Signs your workplace does not take mental health seriously
The Black Dog Institute has called for businesses to stop holding coffee mornings to raise awareness of mental health, urging them to direct their efforts to implementing proven programs to support colleagues. In an advisory white paper, the Black Dog Institute claims that more needs to be done for those who need mental health support, rather than simply talking about mental health and urging everyone to seek help.
“Australia does not need any more mental health awareness campaigns because we do not have a mental health awareness problem. GP surgeries up and down the country are full of people asking for help with their mental health. At the Black Dog Institute we have more than 10,000 people each month use our Online Clinic to take the first step toward getting help,” said Sam Harvey, Chief Psychiatrist at the Black Dog Institute.
The institute is urging businesses to implement proven programs, such as its own Mental Health Tool Kit — a practical guide for workers to assist in the understanding of common mental health issues in the workplace. The toolkit also provides strategies and resources to support those who may be experiencing a mental health condition.
The institute has also revealed four signs that indicate that organisations do not take mental health seriously:
- Organisations have morning teas on awareness days. Research indicates that workplaces need to use the momentum generated by morning teas and channel this into something constructive.
- Organisations don’t offer flexible work arrangements. Offering flexibility enables workplaces to look after their employees, and this has never been more significant in a remote working COVID environment.
- Employees feel guilty about taking a mental health day. Research shows that mentally health workers are more productive and less likely to take sick leave, making mental health days a win-win for employers and employees.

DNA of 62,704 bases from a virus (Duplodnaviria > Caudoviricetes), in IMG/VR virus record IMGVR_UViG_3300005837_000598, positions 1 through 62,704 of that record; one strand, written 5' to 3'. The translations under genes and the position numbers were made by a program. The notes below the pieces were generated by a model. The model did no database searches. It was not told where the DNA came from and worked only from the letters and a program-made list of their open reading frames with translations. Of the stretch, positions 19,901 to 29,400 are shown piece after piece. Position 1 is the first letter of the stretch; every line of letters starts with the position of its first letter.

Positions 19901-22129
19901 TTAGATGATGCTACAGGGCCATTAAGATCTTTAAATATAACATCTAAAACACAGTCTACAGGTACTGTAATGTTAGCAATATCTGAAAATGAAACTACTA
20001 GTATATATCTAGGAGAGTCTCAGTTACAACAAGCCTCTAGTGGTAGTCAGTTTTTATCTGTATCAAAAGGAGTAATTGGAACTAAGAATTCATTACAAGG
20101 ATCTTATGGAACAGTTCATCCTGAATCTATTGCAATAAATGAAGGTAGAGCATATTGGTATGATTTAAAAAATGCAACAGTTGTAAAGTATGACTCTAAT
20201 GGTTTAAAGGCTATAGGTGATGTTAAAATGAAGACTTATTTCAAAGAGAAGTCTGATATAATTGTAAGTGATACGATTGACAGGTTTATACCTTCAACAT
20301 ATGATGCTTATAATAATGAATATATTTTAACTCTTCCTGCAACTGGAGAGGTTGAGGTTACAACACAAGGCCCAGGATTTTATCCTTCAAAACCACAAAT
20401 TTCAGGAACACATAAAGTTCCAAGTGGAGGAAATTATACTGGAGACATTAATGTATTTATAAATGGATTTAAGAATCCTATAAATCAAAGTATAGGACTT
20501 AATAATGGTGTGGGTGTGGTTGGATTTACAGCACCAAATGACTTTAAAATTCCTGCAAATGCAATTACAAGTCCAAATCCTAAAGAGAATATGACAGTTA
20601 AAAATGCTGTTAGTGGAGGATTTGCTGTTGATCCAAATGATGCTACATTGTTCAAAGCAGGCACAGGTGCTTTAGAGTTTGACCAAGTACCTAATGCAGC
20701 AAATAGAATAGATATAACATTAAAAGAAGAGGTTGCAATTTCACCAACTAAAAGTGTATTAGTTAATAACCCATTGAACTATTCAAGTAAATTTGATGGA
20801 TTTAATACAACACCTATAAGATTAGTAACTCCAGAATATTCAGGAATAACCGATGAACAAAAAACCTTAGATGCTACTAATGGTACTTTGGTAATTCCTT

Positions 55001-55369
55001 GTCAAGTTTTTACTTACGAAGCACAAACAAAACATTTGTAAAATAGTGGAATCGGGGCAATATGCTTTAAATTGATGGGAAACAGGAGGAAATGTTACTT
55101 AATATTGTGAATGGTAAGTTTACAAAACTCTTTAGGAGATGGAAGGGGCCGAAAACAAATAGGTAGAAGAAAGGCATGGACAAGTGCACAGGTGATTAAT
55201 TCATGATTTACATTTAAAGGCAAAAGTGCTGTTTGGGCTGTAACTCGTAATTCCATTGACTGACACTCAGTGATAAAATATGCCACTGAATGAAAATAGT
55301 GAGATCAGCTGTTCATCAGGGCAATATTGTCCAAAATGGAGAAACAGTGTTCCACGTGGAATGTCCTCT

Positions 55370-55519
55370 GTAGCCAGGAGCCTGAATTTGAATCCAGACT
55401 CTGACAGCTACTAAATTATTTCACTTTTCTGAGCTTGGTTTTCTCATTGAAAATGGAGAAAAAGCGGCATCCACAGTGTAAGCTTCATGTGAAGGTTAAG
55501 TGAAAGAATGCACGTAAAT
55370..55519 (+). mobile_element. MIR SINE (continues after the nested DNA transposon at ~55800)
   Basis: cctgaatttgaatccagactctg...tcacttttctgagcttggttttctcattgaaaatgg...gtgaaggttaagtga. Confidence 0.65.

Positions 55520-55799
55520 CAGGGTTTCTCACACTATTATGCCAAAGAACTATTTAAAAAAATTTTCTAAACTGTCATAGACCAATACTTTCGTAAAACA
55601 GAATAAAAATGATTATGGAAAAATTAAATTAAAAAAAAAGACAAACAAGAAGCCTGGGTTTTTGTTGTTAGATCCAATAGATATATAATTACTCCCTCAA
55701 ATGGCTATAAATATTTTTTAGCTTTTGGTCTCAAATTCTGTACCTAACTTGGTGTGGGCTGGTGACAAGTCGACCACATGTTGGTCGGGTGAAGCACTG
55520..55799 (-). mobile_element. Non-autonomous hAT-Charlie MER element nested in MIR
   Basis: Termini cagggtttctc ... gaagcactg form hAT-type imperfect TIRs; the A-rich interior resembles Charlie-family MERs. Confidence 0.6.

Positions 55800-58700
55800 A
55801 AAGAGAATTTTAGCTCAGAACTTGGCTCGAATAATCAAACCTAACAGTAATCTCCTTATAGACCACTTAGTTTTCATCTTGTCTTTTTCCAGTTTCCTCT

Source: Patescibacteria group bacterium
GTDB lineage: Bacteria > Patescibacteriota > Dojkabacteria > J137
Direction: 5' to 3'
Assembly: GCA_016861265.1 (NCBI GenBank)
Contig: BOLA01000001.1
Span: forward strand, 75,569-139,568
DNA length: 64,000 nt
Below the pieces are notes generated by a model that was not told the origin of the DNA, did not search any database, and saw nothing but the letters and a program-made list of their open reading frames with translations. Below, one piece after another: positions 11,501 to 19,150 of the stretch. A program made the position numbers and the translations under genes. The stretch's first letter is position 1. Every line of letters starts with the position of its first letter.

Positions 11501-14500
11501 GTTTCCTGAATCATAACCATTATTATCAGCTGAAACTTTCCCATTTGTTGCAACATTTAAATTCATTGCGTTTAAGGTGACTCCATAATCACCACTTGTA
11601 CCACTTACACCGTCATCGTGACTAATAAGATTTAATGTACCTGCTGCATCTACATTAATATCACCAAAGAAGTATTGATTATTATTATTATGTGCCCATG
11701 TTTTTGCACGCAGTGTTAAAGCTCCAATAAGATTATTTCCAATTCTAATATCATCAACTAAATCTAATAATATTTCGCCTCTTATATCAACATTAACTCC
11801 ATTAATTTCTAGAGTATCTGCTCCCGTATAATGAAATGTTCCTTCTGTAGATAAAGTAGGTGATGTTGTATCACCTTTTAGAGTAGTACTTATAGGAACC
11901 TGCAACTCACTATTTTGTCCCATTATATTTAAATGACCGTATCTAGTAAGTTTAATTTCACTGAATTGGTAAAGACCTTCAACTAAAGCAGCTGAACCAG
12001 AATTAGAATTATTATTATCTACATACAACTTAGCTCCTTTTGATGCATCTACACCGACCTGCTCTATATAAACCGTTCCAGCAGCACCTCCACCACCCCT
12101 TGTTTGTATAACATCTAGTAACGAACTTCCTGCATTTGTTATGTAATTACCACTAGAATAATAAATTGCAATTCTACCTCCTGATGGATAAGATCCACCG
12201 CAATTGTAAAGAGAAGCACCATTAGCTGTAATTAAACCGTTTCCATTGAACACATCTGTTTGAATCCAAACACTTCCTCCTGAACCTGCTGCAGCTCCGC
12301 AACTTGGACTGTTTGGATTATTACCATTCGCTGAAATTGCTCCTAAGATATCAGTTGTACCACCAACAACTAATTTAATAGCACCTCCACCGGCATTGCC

- Organisations do not offer practical training. As mental health becomes a part of Australia’s national agenda, workplaces need to implement mental health training for employees and put support systems in place. This will be particularly necessary in a post-COVID world.
Associate Professor Harvey noted that while there is some evidence that mental health awareness programs can increase knowledge about mental health, there is no evidence that awareness campaigns change the things that matter: seeking help for mental health problems, suicidal behaviour or reaching out to help others.
“It’s great that so many workplaces want to do things to help support the mental health of their workers. Let’s make sure that we capture this momentum to make real changes to workplaces and help those that are asking for support,” said Associate Professor Harvey.
The Mental Health Tool Kit provides information on stress, depression and anxiety in the workplace. It also provides advice on seeking help and tips on supporting others, with information about wellbeing and staying well at work.
The toolkit offers links to helpful videos, websites and online tools, and addresses the type of training managers and other leaders need so that they have the practical skills to deal with mental health problems when they occur.
“If workplaces, schools and other organisations want to organise events or campaigns for their staff or students to raise awareness, that is great, they have my full support. But they need to be offering something practical; a call to action or a program that teaches people practical skills,” said Associate Professor Harvey.
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